The politics of remote working and how to make it better

Long-term remote and hybrid workers could help employers make new ways of working work better, if they were actually asked about their experiences.

Business woman having a video call with coworker


Maybe it’s because I’m getting older, but I’d be really interested in doing a research project on the experiences of long-time remote or hybrid workers. I think there is so much that could be learned because many employers and employees still struggle with getting that right. I’m speaking from personal experience. I’ve been working in a hybrid way for over a decade, nearly two.

In the 2000s any form of flexibility was seen as a bit of a favour to the employee. Never mind that, as an employee, you could be doing Olympic-style gymnastics to make it all work, it was generally viewed that even the odd bit of flexi hours was a tremendous effort on the part of the employer and you should be grateful for that and do all that you could to make it work. As with any problems that arose from parenting – lack of sleep, childcare problems, etc – the best policy was to keep silent and not let anyone at work know that the image of calm that you hoped you were giving off was in fact a total mirage and your life was absolute chaos and exhaustion.

Gradually, the dial has shifted and flexible working has become more common. This has occurred alongside the financial crash, falling wages, rising pension ages and all sorts, which has meant more women are now in the workforce. Still, before Covid remote and hybrid working was not the norm and the people who did it generally got on with it quietly and made it work.

Since Covid, there are more of us working ‘non-typical’ patterns. The problem is that the support available has not changed as much as it should have done, at least not in some quarters.  The idea persists that working in the office is the gold standard. Each to his own, but the problem is that that attitude can perpetuate a lack of proper management of remote and hybrid workers.  Remote and hybrid workers may still not want to raise this issue because they fear their remote or hybrid arrangement being taken away from them or being blamed for why it may not be working optimally. It’s worse if you are part time because you may feel that you are not truly part of the team as you are not around to help with projects that are not the ones you are specifically assigned to. You continuously feel that you are somehow lesser, even if you are putting in more than your hours.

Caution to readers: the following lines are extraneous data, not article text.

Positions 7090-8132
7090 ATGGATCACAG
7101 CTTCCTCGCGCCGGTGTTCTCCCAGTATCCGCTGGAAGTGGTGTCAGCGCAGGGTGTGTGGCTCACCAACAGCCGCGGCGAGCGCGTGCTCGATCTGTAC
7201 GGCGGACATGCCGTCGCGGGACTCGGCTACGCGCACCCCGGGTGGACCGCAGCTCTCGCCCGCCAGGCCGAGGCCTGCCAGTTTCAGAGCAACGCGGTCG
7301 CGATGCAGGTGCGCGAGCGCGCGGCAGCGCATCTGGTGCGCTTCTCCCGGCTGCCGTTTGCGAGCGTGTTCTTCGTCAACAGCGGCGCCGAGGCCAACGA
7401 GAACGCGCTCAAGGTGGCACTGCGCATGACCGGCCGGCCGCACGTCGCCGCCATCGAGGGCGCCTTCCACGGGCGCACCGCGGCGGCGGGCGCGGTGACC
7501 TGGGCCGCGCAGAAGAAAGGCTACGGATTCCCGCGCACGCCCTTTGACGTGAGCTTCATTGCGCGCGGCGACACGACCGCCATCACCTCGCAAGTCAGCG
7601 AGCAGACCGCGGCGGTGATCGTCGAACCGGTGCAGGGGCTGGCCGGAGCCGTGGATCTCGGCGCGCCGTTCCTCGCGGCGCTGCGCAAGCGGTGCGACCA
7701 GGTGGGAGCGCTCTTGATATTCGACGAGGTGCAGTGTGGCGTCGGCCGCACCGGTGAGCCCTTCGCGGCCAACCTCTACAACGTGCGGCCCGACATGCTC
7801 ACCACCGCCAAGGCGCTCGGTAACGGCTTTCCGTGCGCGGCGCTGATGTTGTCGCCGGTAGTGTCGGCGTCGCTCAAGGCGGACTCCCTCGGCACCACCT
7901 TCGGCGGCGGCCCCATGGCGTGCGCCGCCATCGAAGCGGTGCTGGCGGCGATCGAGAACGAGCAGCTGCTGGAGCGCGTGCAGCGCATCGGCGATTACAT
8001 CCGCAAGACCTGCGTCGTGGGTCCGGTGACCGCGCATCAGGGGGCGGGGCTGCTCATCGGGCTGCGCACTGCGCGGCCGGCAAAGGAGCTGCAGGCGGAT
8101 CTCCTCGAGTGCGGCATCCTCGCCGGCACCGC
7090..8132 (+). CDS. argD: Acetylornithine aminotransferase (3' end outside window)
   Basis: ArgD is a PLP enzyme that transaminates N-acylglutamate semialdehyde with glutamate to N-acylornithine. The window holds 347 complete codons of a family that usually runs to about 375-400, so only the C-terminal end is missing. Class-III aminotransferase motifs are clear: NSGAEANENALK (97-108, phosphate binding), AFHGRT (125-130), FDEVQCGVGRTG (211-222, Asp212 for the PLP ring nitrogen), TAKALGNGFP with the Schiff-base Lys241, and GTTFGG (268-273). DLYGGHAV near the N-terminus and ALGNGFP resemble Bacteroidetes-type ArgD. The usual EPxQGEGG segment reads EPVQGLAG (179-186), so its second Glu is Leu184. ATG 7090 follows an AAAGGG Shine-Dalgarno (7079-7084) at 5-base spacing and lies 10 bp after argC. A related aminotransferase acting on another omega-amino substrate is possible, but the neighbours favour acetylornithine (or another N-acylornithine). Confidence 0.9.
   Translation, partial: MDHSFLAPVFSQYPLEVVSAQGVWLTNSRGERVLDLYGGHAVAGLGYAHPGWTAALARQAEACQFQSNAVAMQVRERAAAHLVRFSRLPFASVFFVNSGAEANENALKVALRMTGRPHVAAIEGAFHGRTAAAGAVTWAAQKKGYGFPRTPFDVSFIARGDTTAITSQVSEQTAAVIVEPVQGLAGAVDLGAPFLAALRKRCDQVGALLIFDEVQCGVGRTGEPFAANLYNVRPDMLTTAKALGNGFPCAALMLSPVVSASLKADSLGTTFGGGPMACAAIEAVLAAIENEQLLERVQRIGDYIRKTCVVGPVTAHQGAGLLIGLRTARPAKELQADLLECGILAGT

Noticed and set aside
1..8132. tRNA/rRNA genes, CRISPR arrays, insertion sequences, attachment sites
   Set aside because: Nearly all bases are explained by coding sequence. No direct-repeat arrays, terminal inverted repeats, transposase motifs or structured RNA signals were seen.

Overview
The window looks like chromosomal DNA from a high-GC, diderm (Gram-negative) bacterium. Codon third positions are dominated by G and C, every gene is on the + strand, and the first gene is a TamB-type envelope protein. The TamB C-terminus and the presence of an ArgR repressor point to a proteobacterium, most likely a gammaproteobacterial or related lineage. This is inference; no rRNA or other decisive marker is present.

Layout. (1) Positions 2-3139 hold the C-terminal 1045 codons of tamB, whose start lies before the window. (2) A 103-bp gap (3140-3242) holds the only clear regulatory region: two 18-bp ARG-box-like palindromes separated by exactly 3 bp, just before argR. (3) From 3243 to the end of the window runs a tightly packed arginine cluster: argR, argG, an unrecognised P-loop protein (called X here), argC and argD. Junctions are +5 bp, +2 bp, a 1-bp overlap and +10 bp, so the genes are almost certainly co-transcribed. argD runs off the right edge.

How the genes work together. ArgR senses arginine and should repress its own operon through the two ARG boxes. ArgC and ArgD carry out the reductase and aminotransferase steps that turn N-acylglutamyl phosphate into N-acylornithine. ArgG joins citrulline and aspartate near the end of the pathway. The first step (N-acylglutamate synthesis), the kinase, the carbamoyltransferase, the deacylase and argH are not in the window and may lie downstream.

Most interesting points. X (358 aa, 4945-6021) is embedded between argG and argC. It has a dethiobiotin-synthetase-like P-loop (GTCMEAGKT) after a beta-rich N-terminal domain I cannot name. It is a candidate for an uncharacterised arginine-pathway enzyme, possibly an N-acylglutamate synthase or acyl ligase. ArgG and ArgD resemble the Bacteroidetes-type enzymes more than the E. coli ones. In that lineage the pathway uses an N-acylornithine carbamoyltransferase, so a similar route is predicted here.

The only way that employers can tease this kind of thing out is through good line management. That means training line managers to ask the right questions in the right way and checking in regularly, not just to see that people are ok and address any logistical obstacles or misunderstandings or assumptions, but to ask them how they feel about their workload, what they want to do next, whether they are happy in what they are doing, etc etc. What can happen, though, is that remote and hybrid workers slip through the cracks. If there is no problem, there is no need to check in. Office-based staff take precedence. Out of sight, out of mind. At least that’s what it can feel like. Perhaps it’s also a question of time. Everyone is so rushed and it’s easier for employees not to rock the boat if they are just about getting through the week.

It surely takes two to tango and maybe remote workers need to ask for more, but employers also need to recognise why they might not. The only way this is possible is if there are honest conversations going on. In fact, employers might learn quite a lot about doing hybrid working better if they talked to those who have been doing it for many years. And instead of harking back to the old ways of doing things they might be able to improve the more modern ways of working that, for so many reasons, are here to stay.

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